The next day of the class, on Saturday, I saw him again. During our break, after the first session of the class, he requested to speak to me privately. He started to explain to me his marital situation: he and his wife have abandoned each other for three months, sleeping in separate rooms, hardly communicating with one another and when they do communicate it mostly ends up in a fight in the presence of their children. As a result, he has decided to divorce his wife very soon. However, he told me that after last night’s session on gratitude he felt that he has been a very ungrateful husband and that he only focused on his wife’s shortcomings and overlooked some of her great qualities and the good she has done to him and the children. So he approached his wife that night with a sense of remorse and apologized over how ungrateful he was towards her. He shared with her what he has learned about gratitude and wished to always have an attitude of gratitude. He started expressing his gratitude by verbally recalling some of the many great things she had done in the past and is still doing for him and the children. In return, his wife was very touched by his words, accepted his apology and was regretful for her shortcomings as well. They had a blessed and emotional night after they had reunited once again since three months ago. He said that they woke up the next day feeling very happy and rejoiced. He freshened up and was very impressed at how his wife took good care of herself and how she prepared a delicious breakfast for the family. As I was hearing this great news I could not help but hug the brother tightly with tears of joy and thank him for sharing such great news as I was very happy for him, his wife and children. He too got emotional, teared up and informed me that his wife and children are going to come soon to attend the remaining talk on gratitude, God-willing. Upon their arrival, he introduced me to his family and they expressed their appreciation for learning such content and how having such attitude of gratitude makes one’s life meaningful.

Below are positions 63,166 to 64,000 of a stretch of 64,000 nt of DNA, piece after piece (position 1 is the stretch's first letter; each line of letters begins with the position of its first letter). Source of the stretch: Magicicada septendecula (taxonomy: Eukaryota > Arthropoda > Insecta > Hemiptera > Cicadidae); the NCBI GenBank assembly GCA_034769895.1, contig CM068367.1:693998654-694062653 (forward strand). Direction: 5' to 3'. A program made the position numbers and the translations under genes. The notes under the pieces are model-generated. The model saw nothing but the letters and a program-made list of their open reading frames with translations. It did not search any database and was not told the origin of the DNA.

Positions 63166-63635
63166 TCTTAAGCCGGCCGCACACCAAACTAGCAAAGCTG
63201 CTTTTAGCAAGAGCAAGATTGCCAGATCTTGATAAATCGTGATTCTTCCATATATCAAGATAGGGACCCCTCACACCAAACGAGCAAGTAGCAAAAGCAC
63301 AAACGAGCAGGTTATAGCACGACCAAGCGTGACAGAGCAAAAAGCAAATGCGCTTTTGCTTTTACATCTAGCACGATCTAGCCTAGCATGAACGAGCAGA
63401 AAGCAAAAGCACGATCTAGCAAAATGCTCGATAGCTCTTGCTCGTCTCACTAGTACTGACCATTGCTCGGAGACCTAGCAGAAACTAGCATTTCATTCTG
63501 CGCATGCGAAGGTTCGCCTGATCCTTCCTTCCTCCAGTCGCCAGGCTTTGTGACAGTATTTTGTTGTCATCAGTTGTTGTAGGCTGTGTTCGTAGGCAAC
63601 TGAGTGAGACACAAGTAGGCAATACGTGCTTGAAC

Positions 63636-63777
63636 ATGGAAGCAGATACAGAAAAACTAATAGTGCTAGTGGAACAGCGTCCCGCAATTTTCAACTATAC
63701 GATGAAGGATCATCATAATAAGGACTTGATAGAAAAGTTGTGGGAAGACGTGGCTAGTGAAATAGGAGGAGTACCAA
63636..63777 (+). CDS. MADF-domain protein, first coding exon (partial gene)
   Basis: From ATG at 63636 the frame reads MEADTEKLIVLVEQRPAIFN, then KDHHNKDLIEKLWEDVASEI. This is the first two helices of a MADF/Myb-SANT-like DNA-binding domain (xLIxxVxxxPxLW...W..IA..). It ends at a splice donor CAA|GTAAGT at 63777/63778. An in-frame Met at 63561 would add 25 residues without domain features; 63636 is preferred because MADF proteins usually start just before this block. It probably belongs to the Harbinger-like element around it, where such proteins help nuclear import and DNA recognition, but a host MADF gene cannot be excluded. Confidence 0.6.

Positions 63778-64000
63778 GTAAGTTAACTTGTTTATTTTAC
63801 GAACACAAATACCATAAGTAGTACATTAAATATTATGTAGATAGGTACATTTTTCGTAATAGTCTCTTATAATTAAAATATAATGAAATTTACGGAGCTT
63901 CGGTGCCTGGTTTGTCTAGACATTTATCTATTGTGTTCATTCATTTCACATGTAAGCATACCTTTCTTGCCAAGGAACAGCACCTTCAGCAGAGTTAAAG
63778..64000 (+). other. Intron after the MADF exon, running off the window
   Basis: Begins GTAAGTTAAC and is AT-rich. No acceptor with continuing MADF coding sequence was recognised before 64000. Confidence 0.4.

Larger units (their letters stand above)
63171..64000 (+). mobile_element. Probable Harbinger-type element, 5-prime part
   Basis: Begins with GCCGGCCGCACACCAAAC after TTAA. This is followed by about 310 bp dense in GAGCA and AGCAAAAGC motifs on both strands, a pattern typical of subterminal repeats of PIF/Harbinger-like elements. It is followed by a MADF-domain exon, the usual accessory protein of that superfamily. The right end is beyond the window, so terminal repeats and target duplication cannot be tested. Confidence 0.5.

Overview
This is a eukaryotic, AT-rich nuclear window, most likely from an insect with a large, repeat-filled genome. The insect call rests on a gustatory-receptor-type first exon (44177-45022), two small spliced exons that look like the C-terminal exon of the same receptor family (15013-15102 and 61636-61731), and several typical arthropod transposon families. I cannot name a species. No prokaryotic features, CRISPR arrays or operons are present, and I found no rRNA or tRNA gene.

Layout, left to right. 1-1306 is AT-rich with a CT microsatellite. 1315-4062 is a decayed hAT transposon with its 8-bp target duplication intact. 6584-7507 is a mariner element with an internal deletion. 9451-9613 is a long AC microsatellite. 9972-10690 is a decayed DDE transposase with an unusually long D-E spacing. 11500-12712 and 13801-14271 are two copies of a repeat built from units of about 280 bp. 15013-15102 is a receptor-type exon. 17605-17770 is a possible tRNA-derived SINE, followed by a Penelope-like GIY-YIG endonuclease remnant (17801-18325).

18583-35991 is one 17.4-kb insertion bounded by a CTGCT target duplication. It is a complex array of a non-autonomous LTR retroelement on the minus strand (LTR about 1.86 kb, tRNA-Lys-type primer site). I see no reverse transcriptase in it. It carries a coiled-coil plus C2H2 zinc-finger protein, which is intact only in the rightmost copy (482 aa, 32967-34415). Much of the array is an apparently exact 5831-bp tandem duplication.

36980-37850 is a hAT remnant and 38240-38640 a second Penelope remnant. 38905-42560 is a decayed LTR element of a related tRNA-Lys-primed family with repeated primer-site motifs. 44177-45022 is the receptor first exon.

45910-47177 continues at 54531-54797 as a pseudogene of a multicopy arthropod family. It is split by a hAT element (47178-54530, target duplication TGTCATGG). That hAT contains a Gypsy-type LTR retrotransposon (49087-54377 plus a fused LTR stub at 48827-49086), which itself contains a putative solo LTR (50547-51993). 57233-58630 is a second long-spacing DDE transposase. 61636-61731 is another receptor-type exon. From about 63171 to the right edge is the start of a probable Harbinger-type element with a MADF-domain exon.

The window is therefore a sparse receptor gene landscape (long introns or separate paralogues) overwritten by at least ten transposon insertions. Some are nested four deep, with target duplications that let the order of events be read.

My favorite part of the story is when he called me after perhaps weeks after the class ended and expressed how his family has been very united since and how blessed they all feel to have such an attribute of gratitude. I pray to Allah that He keeps him and his family steadfast and to grant you and I this attitude of gratitude towards people, especially our spouses.